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May 2013 Contents

Welcome to the May 2013 issue of PI Brief Update Law Journal. Click the relevant links below to read the articles and take the CPD quiz. Please remember to fill in our quick feedback form after you have finished.

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Personal Injury Articles
Pi in the New Era - Deborah Evans, APIL Chief Executive
Certainly, personal injury lawyers are no strangers to commercial thinking. What with managing 'no win no fee' business models, competitive advertising, portals and fixed fees, and risk assessments, the average PI lawyer has had to evolve at speed over recent years. Over the last month we have witnessed the start of the most fundamental shift in personal injury law and practice this century.
Children, Car Seats, Parental Responsibility and the Law - Laura Johnson, 1 Chancery Lane
Choosing car seats is an agonising and expensive process for parents. Group 0? Group 0+? Straight to a Group 2 or via Group1? Rearward facing to age 4 or forward facing from age 1? It is confusing, stressful and wrapped up with heavy societal pressure to be a "good parent".
AC v. Devon CC [2013] EWCA Civ 418 - Daniel Tobin & Angela Frost, 12 King's Bench Walk
The eagerly awaited decision of the Court of Appeal in the case of AC v Devon (reported as Devon CC v. TR) was handed down on 30th April 2013.
Fatal Accidents: Does the Cohabitee Legislation Breach Human Rights Law? (Swift v SS Justice) - Tom Gibson, Outer Temple Chambers
Does the statutory 2-year minimum cohabitation requirement for cohabitees (as opposed to married couples) to bring claims as 'dependants' under the Fatal Accidents Act 1976 breach human rights law? No, said the Court of Appeal in Swift v Secretary of State for Justice [2013] EWCA Civ 193.
The Continuing Plight of the Secondary Victim: An Analysis of the Law Relating to "Nervous Shock" in 2013 - Simon Allen, Slater & Gordon Lawyers
There will always be risk. As Lord Justice Jackson stated: "It is not the function of the law to eliminate every iota of risk." The law does, however, believe that it must impose limitations on those who can claim damages.
Res Ipsa Loquitur: Is Latin Back in Fashion? - Sarah Prager, 1 Chancery Lane
Sarah Prager discusses the changing fortunes of the use of the doctrine expressed in the Latin tag res ipsa loquitur, and asks if the doctrine is enjoying a resurgence.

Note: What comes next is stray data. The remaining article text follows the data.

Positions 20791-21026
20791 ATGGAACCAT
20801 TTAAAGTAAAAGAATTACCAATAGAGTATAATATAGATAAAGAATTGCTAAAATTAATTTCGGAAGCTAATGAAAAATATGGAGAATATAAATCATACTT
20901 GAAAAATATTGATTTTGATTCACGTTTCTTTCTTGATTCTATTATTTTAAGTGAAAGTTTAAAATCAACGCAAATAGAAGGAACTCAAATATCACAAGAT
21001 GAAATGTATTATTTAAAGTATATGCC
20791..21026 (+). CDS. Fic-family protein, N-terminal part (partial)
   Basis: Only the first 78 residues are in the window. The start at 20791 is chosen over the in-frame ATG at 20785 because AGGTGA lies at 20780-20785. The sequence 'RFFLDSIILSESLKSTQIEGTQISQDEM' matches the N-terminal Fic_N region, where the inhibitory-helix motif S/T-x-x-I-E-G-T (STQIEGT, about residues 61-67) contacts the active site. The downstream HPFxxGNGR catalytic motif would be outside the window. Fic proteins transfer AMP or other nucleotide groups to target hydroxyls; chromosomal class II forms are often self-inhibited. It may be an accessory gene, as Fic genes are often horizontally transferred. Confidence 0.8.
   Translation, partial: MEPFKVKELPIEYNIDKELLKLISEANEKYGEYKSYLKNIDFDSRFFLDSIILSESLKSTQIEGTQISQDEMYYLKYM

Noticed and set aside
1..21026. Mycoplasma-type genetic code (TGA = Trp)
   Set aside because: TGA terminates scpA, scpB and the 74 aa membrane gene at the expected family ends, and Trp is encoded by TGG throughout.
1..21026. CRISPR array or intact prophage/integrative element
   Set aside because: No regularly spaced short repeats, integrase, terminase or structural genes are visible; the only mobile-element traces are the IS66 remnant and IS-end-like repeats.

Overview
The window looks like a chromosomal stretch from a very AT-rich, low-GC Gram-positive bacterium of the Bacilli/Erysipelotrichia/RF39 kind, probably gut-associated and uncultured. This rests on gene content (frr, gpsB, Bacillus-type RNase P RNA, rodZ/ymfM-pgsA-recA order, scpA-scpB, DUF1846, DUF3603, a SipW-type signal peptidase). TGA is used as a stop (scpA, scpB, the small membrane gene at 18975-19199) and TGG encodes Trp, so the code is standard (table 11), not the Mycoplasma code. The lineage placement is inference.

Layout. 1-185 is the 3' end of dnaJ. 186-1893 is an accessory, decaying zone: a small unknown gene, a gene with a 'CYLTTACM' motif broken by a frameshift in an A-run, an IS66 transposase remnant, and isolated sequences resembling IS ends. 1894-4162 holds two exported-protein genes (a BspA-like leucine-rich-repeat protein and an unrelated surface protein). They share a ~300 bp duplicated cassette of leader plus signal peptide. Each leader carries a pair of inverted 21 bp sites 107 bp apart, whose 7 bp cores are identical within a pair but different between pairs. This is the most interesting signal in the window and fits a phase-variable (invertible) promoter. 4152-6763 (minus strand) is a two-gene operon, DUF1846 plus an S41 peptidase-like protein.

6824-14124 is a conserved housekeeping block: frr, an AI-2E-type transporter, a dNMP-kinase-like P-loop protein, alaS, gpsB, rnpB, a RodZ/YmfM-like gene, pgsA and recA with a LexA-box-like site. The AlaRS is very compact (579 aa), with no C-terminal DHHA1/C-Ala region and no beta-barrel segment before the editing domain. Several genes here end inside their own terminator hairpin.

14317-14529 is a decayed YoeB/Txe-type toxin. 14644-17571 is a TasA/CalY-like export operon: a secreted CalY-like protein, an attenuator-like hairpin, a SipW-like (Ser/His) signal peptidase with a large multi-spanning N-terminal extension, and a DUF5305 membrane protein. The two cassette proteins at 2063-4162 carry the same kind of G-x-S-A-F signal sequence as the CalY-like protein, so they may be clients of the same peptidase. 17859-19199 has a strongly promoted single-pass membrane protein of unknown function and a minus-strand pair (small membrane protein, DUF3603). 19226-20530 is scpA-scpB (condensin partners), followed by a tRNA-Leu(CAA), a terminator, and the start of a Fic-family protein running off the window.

Smith v Fordyce and Quinn Insurance [2013] EWCA Civ 320 - Dr Nicholas Braslavsky QC, Kings Chambers
C was the front seat passenger of a motor vehicle being driven by D1. The vehicle skidded on a bend on minor country road in Devon. D1 lost control and the vehicle struck the gatepost of a house with force. C suffered a head injury...
Court of Appeal Re-Asserts Hillsborough Cases Limiting Secondary Victim Claims - Charles Bagot, Hardwicke
In the first Court of Appeal case on secondary victims for 10 years, in Taylor v. A. Novo (UK) Ltd [2013] EWCA Civ 194, the Court of Appeal has re-visited the Hillsborough cases concerning secondary victims of psychiatric injury and re-affirmed...
Personal Responsibility, Unfortunate Accidents and the Liability of Occupiers - Laura Johnson, 1 Chancery Lane
Criminal lawyers are often asked how they can bring themselves to defend people who they know are guilty. Actually, I am asked that not infrequently too... But the more common dinner party accusation aimed at civil common law lawyers is: "Pft! Nanny state! People can sue for anything nowadays! Don't people have to take some responsibility for themselves?" I have two responses to this...
Editorial: Minor Soft Tissue Injuries - Aidan Ellis, Temple Garden Chambers
Most personal injury practitioners will be very familiar with the brackets set out in the JC Guidelines for short lived soft tissue injuries. The 11th edition provides for three brackets for minor neck injuries, with increasing value depending on the duration of symptoms...
'Knowledge' for Limitation Purposes: Is It Sufficient for a Claimant to Believe the Surgeons Had Resected Too Much Acromion When in Fact They Had Completely Detached the Deltoid Muscle? - Simon Wheatley, 7 Bedford Row
The definition of knowledge for the purposes of sections 11 and 14 of the Limitation Act 1980 is a subject which has generated a generous amount of legal scholarship. One only has to think of...